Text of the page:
Book recommendations from the editors of Scientific American

100 Years after an Epidemic, a Scientific Guide to Alien Life and Other New Science Books

Influenza: The Hundred Year Hunt to Cure the Deadliest Disease in History
by Jeremy Brown.
Touchstone, 2018 ($26.99).

In 1918, as the First World War was ending, “something fierce” was spreading. Troops in the battlefield camps and in their home countries, along with civilians, were falling sick with flu. The pandemic killed up to 100 million people within a year. A century later emergency room doctor Brown traces the complex history of misguided flu remedies such as bloodletting, inhalation of toxic gases, use of mercury chloride, misuse of aspirin and not very effective vaccines. Although we know a lot more about the virus today, which kills 30,000 people in the U.S. annually, we do not know enough to stop the next pandemic. Brown argues that a critical preparatory step should be to place the 1918 pandemic in our collective memory as we have for wars and battles—perhaps with a physical memorial—to honor our losses and to remind us how much there is yet to do. —Ankur Paliwal

Anti-Science and the Assault on Democracy: Defending Reason in a Free Society
edited by Michael J. Thompson and Gregory R. Smulewicz-Zucker.
Prometheus Books, 2018 ($26)

The Enlightenment saw the development of a widespread scientific worldview, centered in skepticism, objectivity and reason. The technology that, hundreds of years later, grew out of that intellectual blossoming—the Internet, smartphones, social media—now enables people to entertain their bizarre, antiscience worldviews in insulated online forums and communities, argue the essayists in this robust collection. Such thinking fosters a “broader political climate in which a resistance to science shapes public opinion and a more general hostility to scientific reason.” In the book, edited by political scientists Thompson and Smulewicz-Zucker, contributors theoretical physicist Lee Smolin, science historian Michael Ruse, political scientist Diana M. Judd, and others rely on philosophy, history, the law and sound reasoning to trace the origins of antiscience thinking. What is best for the planet and humans, they say, is a reliance on the self-correcting scientific method and its demand for objectivity.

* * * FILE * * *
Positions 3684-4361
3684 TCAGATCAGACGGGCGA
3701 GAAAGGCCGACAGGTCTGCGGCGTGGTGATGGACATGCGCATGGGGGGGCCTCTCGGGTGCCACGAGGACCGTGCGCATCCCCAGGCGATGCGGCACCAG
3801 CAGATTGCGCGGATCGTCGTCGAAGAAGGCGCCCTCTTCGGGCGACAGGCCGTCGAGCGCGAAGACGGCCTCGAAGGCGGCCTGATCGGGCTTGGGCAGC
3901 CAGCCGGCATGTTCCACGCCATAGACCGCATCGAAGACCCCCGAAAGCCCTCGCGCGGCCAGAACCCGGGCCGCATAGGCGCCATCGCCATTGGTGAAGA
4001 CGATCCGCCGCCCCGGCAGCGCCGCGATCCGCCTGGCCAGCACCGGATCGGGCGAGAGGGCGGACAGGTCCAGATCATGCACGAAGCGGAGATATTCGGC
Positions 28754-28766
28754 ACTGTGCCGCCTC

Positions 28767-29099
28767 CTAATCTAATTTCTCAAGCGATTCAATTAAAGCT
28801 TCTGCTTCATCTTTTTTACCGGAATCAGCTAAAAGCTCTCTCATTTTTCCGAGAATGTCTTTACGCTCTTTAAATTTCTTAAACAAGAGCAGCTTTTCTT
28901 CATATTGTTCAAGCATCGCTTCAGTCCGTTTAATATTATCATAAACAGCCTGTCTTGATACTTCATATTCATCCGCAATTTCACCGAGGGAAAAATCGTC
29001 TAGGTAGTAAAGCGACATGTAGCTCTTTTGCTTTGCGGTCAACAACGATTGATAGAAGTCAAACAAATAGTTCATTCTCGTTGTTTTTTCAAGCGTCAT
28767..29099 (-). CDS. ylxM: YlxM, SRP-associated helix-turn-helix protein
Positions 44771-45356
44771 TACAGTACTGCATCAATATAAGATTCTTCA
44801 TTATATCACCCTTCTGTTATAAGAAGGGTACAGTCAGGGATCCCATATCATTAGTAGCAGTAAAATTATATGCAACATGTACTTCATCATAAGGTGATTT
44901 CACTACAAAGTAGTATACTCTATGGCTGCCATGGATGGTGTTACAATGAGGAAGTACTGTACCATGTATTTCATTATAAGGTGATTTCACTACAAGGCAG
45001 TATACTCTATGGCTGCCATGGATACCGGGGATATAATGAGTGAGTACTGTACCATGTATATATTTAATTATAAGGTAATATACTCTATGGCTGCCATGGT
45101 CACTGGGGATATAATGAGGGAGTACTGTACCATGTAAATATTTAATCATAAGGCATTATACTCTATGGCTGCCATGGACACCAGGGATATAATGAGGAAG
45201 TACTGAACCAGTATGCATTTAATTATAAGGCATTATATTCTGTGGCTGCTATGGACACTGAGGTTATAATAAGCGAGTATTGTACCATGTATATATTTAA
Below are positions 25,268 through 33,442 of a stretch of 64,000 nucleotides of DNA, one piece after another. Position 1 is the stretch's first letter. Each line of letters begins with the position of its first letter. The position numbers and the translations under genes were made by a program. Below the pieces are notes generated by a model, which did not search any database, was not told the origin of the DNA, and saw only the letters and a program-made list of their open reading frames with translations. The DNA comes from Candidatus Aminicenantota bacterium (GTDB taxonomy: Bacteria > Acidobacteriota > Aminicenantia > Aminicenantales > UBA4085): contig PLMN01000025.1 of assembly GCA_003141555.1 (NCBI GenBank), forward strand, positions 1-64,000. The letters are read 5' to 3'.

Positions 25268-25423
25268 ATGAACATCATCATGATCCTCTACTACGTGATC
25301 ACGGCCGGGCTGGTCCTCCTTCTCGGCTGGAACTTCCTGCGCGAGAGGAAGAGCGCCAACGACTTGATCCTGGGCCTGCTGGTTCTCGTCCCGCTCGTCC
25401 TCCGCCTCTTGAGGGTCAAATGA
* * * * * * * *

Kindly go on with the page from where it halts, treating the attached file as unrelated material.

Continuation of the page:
Out There: A Scientific Guide to Alien Life, Antimatter, and Human Space Travel (for the Cosmically Curious)
by Michael Wall.
Grand Central Publishing, 2018 ($27).

“Are we alone in the universe?” is just the first—though rarely the last—question that many people have about aliens. What might they look like—the “Greys” from alien-abduction tales, or silicon-based robotic beings, or quivering clumps of unthinking protoplasm? If we ever found them, would they befriend us, breed with us—or even see us as “breakfast”? Science writer Wall delivers marvelously witty and informed speculations to these common queries underpinning the still fruitless scientific search for alien life. Along the way, he ruminates on related ideas, such as the long-term fate of life in our solar system and the prospects for humanity someday visiting other stars or building time machines. Out There is a refreshingly playful romp through the most exciting aspects of space exploration. —Lee Billings